L’Age d’Or (The Golden Age): Bunuel’s Scandalous Essay about Eros and Civilization

(The Golden Age)

The great director Luis Bunuel notes quite revealingly in his autobiography, My Last Breath: “Our sexual desire has to be seen as the product of centuries of repressive and emasculating Catholicism. It is always colored by the sweet secret sense of sin….”

This is not only a key statement to all of his rich and rewarding ensuing work, but goes right to the center and raison d’etre of the scandalous silent black-and-white masterpiece, “L’Age d’Or” (“The Golden Age”), a scabrous essay of Eros and Civilization before Freud’s psychological writing became popular.

The tale unfolds as a surreal, dreamlike, deliberately pornographic and blasphemous work. It was written by Bunuel and the painter Salvador Dali, who had collaborated two years earlier with Bunuel on another seminal film, “Un Chien Andalou” (“An Andalusian Dog”)

A couple is constantly interrupted and torn apart from passionate and furious lovemaking in public by various societal forces: The police, hypocritical members of high society, and above all the Church.

For a short film-essay (only 63 minutes), there are numerous shocking images, such as the celebrated toe sucking.

Narrative Structure:

The first scene is a sequence about scorpions.

The unfolds as a series of vignettes, wherein a couple’s attempts at consummating their romantic relationship are continually thwarted by the bourgeois values and sexual mores of family, church, and society.

The couple are first seen creating a disturbance by making love in the mud during a religious ceremony. The man is apprehended and led away by two men who struggle to control their captive’s sudden impulses. He momentarily breaks free long enough to kick a small dog. Later he struggles free to crush a beetle with his shoe.

Escorted through city streets, he sees an ad that inspires him to fantasize a woman’s hand rubbing herself. He then becomes transfixed by another ad showing woman’s legs in silk stockings. He eventually escapes his handlers, inexplicably assaults a blind man, and gets into a taxi.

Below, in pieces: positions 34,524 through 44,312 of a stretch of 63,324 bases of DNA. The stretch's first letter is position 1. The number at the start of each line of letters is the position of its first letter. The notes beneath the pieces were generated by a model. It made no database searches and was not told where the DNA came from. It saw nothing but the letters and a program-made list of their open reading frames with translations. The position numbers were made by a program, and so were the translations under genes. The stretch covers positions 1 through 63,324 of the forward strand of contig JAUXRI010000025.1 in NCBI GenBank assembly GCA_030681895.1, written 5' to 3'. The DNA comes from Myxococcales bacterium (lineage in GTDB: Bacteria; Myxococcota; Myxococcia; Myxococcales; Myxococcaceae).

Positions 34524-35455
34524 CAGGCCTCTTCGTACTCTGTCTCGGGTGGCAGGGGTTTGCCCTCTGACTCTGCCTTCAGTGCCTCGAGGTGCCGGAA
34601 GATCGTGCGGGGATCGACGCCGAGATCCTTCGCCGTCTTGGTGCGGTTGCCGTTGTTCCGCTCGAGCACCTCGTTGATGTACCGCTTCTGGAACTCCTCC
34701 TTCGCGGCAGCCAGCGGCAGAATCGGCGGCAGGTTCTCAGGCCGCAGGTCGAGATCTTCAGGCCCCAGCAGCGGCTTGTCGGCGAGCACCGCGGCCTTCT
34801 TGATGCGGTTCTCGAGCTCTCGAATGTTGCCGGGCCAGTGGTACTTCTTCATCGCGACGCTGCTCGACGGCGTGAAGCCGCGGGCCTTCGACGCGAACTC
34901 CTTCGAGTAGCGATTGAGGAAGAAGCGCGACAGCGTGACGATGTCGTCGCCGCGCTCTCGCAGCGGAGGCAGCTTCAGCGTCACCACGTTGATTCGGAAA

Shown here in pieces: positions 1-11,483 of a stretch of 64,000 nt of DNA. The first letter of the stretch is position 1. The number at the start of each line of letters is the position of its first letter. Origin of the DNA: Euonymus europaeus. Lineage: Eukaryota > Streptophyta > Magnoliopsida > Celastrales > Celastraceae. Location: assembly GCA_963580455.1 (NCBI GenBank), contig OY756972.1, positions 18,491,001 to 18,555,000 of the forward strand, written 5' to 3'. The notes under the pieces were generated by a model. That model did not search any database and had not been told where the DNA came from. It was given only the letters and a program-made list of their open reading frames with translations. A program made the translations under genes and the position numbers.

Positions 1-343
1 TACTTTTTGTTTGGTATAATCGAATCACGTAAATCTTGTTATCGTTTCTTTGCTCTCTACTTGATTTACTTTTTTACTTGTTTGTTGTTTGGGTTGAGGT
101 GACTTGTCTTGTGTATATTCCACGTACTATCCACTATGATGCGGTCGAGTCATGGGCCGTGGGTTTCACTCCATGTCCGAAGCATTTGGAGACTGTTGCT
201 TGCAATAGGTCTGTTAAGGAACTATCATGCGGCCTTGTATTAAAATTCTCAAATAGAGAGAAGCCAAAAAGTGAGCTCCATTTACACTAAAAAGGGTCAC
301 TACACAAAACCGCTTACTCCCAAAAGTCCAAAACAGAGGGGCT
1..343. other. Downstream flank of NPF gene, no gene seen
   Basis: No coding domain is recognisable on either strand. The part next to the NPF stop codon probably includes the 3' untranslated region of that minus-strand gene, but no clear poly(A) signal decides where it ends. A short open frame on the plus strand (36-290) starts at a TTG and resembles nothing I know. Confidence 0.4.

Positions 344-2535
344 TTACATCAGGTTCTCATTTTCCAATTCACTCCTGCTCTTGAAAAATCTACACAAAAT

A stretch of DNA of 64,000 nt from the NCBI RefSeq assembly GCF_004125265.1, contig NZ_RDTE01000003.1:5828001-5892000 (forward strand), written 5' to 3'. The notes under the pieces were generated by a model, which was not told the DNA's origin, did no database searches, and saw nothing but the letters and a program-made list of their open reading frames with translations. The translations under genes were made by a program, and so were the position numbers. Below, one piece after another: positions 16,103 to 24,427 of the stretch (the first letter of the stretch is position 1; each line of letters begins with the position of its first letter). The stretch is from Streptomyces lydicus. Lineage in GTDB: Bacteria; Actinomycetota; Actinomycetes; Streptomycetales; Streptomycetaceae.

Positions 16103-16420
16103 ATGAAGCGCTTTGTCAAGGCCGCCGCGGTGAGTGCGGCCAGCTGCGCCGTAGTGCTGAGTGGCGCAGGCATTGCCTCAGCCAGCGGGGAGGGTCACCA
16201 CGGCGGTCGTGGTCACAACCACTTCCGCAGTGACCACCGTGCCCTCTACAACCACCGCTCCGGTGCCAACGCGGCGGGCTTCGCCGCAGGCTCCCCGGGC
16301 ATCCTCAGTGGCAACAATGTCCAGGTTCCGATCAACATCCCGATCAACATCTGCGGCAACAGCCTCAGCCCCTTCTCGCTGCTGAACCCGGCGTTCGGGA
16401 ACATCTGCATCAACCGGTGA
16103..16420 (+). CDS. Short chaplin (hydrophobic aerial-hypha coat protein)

Meanwhile, the woman is at home, telling her mother she hurt her finger, which is wrapped in bandage, which disappears and reappears from scene to scene.

The woman and her parents attend party where the guests seem oblivious to alarming or incongruous events, such as a maid who screams and falls to the floor after emerging from a doorway where flames are visible.

Then a horse-drawn cart filled with rowdy men drinking from large bottles passes through the elegant company in the ballroom.

The father chats with guests while ignoring several flies on his face.

A small boy is shot and killed for a minor prank.

The man arrives at the party and sees his lover from across the room. He behaves brusquely toward the other guests while looking ardently at the woman, and she looks longingly at him.

The woman’s mother hands the man a drink, but spills a drop on his hand. He becomes enraged and slaps her, which excites the daughter.

Seeking sexual satisfaction, the couple go into the garden and make love next to a marble statue, while the rest of the guests are outdoors for an orchestral performance of Liebestod.

When the man is called away to answer a phone call, the woman sublimates her sexual passion by fellating the toe of the statue until the man returns.

The Liebestod music stops abruptly when the conductor, his hands gripping his head, walks away, and wanders into the garden.

The woman comforts the elderly conductor before finally kissing him. The man stands up, bumping his head on a hanging flower pot, and grasps his head in pain as he leaves the garden.

He stumbles away to her bedroom where he throws out the window a burning tree, a bishop, a plow, a giraffe statue and handfuls of pillow feathers.

The final vignette is an allusion to the Marquis de Sade’s 1785 novel (first published in 1904) “The 120 Days of Sodom; the intertitle reads: 120 Days of Depraved Acts,” about an orgy in a castle, wherein the surviving orgiasts emerge to the light of mainstream society.

From the castle door emerges the bearded Duc de Blangis  (character from de Sade’s novel) who resembles Jesus the Christ. He comforts a young woman who has run out from the castle, before taking her back inside. A woman’s scream is heard, and only the Duc re-emerges, beardless.

The concluding image is a Christian cross festooned with the scalps of women, then accompanied by jovial music, the scalps sway in the wind.

Some critics have described L’Age d’Or as the most anti-religious, most anti-bourgeois of all of Bunuel’s films.

The film was made before the revolutionary avant-garde went on to lose its sense of humor, and surrealism fell prey to advertising agency chic.

Gaston Modot as The Man
Lya Lys as the Young Girl
Caridad de Laberdesque as a Chambermaid and Little Girl
Max Ernst as the Leader of men in cottage
Josep Llorens Artigas as Governor
Lionel Salem as Duke of Blangis
Germaine Noizet as Marquise
Duchange as Conductor
Valentine Penrose as a Spirit


Directed by Luis Buñuel
Written by Luis Buñuel and Salvador Dalí
Produced by Vicomte Charles de Noailles, Marie-Laure de Noailles
Cinematography Albert Duverger
Edited by Luis Buñuel
Music by Luis Buñuel
Georges van Parys
Distributed by Corinth Films (1979 U.S. release)

Release date: November 29, 1930

Running time: 63 minutes
Budget 1 million francs